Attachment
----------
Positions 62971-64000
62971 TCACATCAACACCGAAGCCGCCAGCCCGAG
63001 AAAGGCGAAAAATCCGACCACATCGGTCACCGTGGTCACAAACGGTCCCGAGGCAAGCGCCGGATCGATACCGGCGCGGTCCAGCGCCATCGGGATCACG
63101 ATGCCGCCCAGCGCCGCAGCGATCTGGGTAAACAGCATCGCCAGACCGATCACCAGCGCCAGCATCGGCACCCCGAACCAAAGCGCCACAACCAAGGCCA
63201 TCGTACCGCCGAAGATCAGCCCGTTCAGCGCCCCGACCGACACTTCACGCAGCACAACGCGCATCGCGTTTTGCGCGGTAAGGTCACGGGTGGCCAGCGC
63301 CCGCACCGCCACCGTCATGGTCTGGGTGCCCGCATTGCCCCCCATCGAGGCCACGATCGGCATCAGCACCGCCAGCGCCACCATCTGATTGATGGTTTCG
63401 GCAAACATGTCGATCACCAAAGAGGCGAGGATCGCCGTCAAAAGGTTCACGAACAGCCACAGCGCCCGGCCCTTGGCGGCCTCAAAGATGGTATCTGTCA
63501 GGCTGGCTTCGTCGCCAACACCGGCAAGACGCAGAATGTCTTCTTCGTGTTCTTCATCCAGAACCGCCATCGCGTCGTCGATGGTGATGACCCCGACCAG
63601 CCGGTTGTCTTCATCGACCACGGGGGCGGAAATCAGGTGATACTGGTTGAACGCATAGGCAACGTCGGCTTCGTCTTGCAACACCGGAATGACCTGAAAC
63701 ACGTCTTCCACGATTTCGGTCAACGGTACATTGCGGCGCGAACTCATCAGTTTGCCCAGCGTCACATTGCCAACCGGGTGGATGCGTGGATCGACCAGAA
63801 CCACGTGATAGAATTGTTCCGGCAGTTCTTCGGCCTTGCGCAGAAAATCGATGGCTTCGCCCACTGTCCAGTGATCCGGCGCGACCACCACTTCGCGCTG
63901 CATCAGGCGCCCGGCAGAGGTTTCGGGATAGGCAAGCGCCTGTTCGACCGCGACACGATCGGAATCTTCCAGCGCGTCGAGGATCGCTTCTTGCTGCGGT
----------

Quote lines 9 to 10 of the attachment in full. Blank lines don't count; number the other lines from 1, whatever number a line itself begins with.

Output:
63601 CCGGTTGTCTTCATCGACCACGGGGGCGGAAATCAGGTGATACTGGTTGAACGCATAGGCAACGTCGGCTTCGTCTTGCAACACCGGAATGACCTGAAAC
63701 ACGTCTTCCACGATTTCGGTCAACGGTACATTGCGGCGCGAACTCATCAGTTTGCCCAGCGTCACATTGCCAACCGGGTGGATGCGTGGATCGACCAGAA